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This is our very own Hiawatha Bouldin and Phrak Saynyarack on KGOU, speaking about cultural diversity in the community. StoryCorps in Oklahoma: “And All That Schooling Paid Off.” (ENCORE) (Feb 17, 2012)

Hiawatha Bouldin grew up in Chicago in the 1960s, and like many African-Americans who came of age in the Civil Rights era, lessons he learned as a child taught him to take the high road when he encountered discrimination later in life.

“I ended up going to Catholic schools from sixth grade through high school,” Bouldin said. “And I think my parents did that because they probably knew something that I didn’t know. We weren’t going to be able to go to college right away. They weren’t going to be able to afford that. But they knew that if I had good, positive secondary education – that may be all I would need at that time.”

Bouldin fondly recalled one of his teachers, Sister Roberta, as a classic “hit-you-on-the-hand-with-a-ruler” nun. But despite her stern classroom demeanor, he said she still did “great things” with her class.

“In 8th grade they took us on a field trip to go see Guess Who’s Coming to Dinner,” Bouldin said. “And for that time, which this was about 1967 or 1968, to see people who don’t like you because of what you look like, it was amazing that we could discuss that as 11-year-olds, 12-year-olds, not knowing that it was going to be so viable and important later on.”

After high school, Bouldin enlisted in the Air Force and became a radiologist in a dental clinic, where he encountered a patient whose reaction during the X-Rays showed Bouldin that his schooling had paid off.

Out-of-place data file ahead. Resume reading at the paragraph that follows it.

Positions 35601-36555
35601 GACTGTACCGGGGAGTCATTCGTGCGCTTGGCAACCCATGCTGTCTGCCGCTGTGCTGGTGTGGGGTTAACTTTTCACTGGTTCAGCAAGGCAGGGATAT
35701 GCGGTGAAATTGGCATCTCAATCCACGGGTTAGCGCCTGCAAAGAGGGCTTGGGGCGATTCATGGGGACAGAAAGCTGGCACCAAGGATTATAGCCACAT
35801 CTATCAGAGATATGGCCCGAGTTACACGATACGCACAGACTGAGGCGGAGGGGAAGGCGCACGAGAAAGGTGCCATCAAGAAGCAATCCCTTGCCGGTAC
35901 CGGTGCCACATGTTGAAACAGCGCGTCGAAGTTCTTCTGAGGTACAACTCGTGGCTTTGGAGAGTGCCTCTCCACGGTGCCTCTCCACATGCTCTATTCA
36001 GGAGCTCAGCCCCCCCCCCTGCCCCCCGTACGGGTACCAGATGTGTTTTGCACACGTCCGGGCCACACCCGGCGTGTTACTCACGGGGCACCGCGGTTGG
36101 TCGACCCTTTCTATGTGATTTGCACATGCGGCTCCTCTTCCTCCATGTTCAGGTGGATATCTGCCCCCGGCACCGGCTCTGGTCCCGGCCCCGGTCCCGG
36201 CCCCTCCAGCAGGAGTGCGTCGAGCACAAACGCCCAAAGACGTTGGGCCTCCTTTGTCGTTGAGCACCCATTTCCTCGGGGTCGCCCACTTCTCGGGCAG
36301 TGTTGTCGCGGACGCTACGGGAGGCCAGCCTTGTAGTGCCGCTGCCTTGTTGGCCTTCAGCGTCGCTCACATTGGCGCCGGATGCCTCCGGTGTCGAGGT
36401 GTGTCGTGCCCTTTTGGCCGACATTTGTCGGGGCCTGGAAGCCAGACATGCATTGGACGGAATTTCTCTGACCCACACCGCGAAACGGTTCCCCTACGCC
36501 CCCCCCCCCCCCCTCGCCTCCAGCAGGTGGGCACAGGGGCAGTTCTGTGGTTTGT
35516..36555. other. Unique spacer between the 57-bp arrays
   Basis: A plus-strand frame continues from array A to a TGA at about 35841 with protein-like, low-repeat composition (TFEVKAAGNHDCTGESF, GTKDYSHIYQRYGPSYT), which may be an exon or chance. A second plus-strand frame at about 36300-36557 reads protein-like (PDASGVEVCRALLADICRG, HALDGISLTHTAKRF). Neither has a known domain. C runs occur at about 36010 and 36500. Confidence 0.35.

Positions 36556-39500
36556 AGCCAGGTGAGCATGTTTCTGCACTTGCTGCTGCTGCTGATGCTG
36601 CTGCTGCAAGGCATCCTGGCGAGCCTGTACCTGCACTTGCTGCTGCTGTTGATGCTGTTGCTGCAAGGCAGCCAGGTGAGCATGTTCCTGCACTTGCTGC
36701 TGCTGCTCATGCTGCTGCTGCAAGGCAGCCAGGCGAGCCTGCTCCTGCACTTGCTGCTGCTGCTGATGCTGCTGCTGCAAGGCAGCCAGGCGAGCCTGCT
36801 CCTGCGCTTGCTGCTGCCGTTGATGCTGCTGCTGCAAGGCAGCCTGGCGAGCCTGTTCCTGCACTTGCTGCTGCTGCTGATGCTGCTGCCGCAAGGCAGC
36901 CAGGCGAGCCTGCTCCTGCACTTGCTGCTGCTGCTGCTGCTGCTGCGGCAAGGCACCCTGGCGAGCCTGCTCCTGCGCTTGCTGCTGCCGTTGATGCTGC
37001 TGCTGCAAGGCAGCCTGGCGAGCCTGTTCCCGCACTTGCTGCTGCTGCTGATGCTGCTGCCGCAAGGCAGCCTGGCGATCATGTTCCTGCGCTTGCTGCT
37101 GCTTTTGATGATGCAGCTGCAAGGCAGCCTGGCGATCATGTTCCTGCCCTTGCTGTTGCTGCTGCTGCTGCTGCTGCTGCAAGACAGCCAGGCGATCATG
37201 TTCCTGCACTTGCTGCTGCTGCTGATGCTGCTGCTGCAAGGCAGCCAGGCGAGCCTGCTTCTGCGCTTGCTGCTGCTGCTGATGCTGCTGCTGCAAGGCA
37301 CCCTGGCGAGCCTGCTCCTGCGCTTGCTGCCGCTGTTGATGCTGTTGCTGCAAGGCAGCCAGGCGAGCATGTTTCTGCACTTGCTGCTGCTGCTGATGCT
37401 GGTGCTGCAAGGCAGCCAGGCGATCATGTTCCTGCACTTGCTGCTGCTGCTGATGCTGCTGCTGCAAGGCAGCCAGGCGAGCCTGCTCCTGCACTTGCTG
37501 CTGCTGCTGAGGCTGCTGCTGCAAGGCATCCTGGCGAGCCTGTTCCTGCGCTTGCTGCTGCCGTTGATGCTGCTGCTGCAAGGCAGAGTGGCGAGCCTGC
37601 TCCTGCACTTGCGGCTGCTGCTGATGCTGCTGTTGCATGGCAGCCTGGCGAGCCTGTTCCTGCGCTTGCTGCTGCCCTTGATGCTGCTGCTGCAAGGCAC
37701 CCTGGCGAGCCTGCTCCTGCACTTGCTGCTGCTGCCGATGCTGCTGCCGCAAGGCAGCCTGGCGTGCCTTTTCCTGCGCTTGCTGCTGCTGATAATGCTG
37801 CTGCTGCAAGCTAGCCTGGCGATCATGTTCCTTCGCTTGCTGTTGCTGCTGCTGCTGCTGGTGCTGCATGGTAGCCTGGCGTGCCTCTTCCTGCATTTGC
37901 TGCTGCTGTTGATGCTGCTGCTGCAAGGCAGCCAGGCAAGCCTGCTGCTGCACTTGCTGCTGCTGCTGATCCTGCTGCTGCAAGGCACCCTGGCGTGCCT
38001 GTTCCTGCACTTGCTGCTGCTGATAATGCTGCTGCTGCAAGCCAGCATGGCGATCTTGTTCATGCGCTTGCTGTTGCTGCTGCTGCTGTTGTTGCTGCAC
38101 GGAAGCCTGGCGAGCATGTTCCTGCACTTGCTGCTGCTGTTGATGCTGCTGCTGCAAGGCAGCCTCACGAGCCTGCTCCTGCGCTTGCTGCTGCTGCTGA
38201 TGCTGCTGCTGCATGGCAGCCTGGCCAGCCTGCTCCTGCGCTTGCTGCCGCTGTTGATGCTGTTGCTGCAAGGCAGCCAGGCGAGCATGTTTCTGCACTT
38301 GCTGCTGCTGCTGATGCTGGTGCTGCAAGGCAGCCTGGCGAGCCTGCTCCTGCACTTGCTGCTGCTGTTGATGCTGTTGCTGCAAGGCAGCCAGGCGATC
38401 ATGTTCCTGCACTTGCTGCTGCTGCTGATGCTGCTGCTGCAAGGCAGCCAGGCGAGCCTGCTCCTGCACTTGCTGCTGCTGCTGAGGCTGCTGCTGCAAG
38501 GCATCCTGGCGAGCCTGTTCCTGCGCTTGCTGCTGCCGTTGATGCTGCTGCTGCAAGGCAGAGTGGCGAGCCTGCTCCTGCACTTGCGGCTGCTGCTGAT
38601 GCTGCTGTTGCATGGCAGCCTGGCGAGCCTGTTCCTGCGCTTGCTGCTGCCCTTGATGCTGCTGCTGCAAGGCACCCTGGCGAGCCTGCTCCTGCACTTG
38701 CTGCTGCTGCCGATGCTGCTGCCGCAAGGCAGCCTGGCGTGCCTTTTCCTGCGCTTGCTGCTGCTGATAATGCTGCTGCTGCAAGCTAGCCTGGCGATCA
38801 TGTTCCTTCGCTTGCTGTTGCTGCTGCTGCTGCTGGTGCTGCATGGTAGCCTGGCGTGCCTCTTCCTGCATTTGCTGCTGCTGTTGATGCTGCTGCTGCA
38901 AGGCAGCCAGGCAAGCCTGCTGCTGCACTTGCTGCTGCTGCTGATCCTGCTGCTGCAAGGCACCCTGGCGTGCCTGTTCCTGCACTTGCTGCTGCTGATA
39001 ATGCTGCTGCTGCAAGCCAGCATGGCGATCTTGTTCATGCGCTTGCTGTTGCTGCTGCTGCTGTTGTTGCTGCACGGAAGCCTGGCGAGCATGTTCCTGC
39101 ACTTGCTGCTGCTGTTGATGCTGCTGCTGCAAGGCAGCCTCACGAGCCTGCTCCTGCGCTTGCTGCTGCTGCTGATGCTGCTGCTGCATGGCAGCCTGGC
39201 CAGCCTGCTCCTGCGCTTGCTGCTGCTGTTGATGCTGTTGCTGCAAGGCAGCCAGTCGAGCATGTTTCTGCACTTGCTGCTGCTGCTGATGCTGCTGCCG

“He walks in and he brings his daughter, and he’s a tech sergeant, so he’s been in quite a while,” Bouldin said. “As I’m taking his daughter’s X-Rays, he says to me, ‘So I see they let y’all do this now.’ And I just looked at him, and I tried to ignore it, but I walked on into the back, and I said, ‘So you need to come back with me behind this screen.’ And he came back there and he said, ‘Hey, didn’t you hear me? I said they’re finally letting y’all do this now.’ Now, this guy’s in the Air Force, I’m in the Air Force. But what I told him was ‘Sir, you don’t realize how easily I could slide this door open, talk to the gentleman across here, and you will never set foot in this clinic again, just by saying things like that.’”

Bouldin says the client realized then that the color of his radiologist’s skin did not mean he wasn’t well-versed in the military’s anti-discrimination policies.

“And if you really think about it, culturally, certain places, people don’t think you know things,” Bouldin said. “That’s the thing that I learned right there. Just because you know something, you have to show people that you know it.”

Produced for KGOU by Brian Hardzinski, with interviews recorded by StoryCorps, a national nonprofit organization dedicated to recording and collecting stories of everyday people. The Senior Producer for StoryCorps is Michael Garofalo.  Please visit to learn more http://www.kgou.org/index.php?news-management&action=view_news&news_id=2798

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